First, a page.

Proverbs 6:1–5 “My son, if you have put up security for your neighbor, have given your pledge for a stranger, 2 if you are snared in the words of your mouth, caught in the words of your mouth, 3 then do this, my son, and save yourself, for you have come into the hand of your neighbor: go, hasten, and plead urgently with your neighbor. 4 Give your eyes no sleep and your eyelids no slumber; 5 save yourself like a gazelle from the hand of the hunter, like a bird from the hand of the fowler.”
One of the dangers of reading Proverbs rather casually, is that it can easily degenerate into being interpreted as merely moral or ethical advice. That then can degenerate further into Imagining that Christianity itself is just ethics and morals – do the right thing and you’ll have acceptance with God. New Covenant or not, being a Christian is just following the “new” rules Jesus brought. Forgetting the types and shadows of Christ throughout, so that you miss the Cross in it all.
On the other hand, some ignore Wisdom literature like Proverbs, setting the ethics and morals aside completely, because they’ve come to know grace and reconciliation to God in the imputed righteousness of Christ and don’t know how to balance the two. They live in a painful, unresolved tension between grace and works (not a true tension, but one bred of misunderstanding) and so leave those portions alone because they fear falling into works salvation. They do not grasp how these precious texts give us insight to how holiness is lived out in the power of the Spirit. So we do not want to ignore the morals and ethics altogether, or we miss some of the gifts God has treasured up for us in them.
In the text above we get an opportunity to explore what happens when two ethical principles seemingly collide.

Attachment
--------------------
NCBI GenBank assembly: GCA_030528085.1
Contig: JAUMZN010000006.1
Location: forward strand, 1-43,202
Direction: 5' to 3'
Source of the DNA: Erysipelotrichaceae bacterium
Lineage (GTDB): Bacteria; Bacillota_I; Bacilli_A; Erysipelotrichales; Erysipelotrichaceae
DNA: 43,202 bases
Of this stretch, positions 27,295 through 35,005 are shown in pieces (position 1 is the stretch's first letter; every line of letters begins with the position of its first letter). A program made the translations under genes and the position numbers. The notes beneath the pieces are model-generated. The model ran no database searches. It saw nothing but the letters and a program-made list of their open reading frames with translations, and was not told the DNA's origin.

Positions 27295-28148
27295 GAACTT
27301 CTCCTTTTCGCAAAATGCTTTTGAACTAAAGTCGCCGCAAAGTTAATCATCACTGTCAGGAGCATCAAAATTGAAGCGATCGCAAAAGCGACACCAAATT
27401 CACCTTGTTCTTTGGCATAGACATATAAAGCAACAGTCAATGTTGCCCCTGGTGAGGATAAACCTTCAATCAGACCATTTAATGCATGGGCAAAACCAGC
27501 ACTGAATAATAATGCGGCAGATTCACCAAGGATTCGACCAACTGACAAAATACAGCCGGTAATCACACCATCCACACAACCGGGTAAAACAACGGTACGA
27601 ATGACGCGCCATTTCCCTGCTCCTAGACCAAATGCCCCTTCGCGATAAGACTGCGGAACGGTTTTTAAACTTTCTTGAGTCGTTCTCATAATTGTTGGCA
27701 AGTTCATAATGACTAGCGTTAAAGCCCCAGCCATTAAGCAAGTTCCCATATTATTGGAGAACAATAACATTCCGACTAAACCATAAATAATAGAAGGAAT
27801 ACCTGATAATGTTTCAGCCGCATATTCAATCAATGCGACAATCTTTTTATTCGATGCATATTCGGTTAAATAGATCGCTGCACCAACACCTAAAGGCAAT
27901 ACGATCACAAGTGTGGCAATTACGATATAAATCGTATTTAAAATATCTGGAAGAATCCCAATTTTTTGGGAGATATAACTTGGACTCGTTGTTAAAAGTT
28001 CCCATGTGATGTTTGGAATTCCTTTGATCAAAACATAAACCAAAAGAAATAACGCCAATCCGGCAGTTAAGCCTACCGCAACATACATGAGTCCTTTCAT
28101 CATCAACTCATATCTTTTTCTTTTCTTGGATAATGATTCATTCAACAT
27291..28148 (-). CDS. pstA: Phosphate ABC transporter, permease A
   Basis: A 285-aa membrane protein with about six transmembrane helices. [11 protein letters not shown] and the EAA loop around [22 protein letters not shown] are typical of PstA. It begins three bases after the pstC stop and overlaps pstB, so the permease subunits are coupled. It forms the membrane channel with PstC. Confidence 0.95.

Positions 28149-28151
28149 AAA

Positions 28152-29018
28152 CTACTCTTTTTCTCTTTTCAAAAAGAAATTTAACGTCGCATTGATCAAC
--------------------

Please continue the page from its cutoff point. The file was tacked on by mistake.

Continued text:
Solomon warns his young son first of all to avoid committing himself to a “neighbor” (some translations “stranger” – not a family member) in an arrangement like co-signing for a car loan or a mortgage, etc. Not being the guarantor to someone else’s debt. Not taking their responsibility on himself. As we discussed in our sermon yesterday, this is over-involvement that is unhealthy. But it often appeals to us either because of pride – “I can be the rescuer” or perhaps out of a misguided sense of obligation in friendship. Obligation which in this case is out of proportion given the relationship.
So what is one to do in such a case? Isn’t it ethical to keep one’s word and go thru with it (once agreed to) even though one realizes it is a bad idea? We can’t just renege on it can we? We have to be men and women of our word – being honest and upright.
Solomon does not counsel failing to follow through even though it might be very costly and detrimental. What he does counsel is to do everything you can to re-negotiate, and put yourself out of harm’s way. And that, is humbling and embarrassing. Yet how many of us would rather suffer the consequences than humble ourselves sin such a matter?
How many have become engaged, and know full well that there are warning signs all over the place that it is not a good match. And yet, the invitations have gone out. The rooms booked. The shower gifts opened. And rather than suffer the embarrassment, an ill-advised marriage headed for disaster is launched.
How powerful is this principle? According to Matt. 14:9 – it boxed Herod into beheading John the Baptizer. And in Judges 34, it resulted in Jephthah sacrificing his daughter, even though the Word of the Lord was clear on the subject of human sacrifice.
The text is calling for nothing less than a Spirit enabled death to self in extraordinary terms.
Beloved, if you have entered into an improper or foolish agreement, then do everything you can within Biblical bounds to extricate yourself from it. Some things ought never to be promised, and then certainly never carried out. Oh that Jephtha had done this. His foolish, careless, rash oath to sacrifice the first thing that came out of his house ought to have been recanted of and NOT fulfilled. It was time for him to humble himself, rather than keep his pledge to do that which God never would demand, and at the cost of his daughter’s life.
Now this is good and sound but please – DO NOT stop at the ethics! If you do, you’ll miss the point. Because it is in precisely this kind of tension that we can see the root of the Gospel being exposed – the wonder of how God can be both just, and the justifier of sinful men. How can He remain holy and still save us? Not by being paralyzed by seeming collision between the two. But in the miracle of the substitutionary death of Jesus at Calvary. Christ our surety. Christ our guarantee. Christ Jesus, the answer to the REAL dilemma of the ages. In Him, the resolution of the cosmos is possible.
What a glorious Savior He is!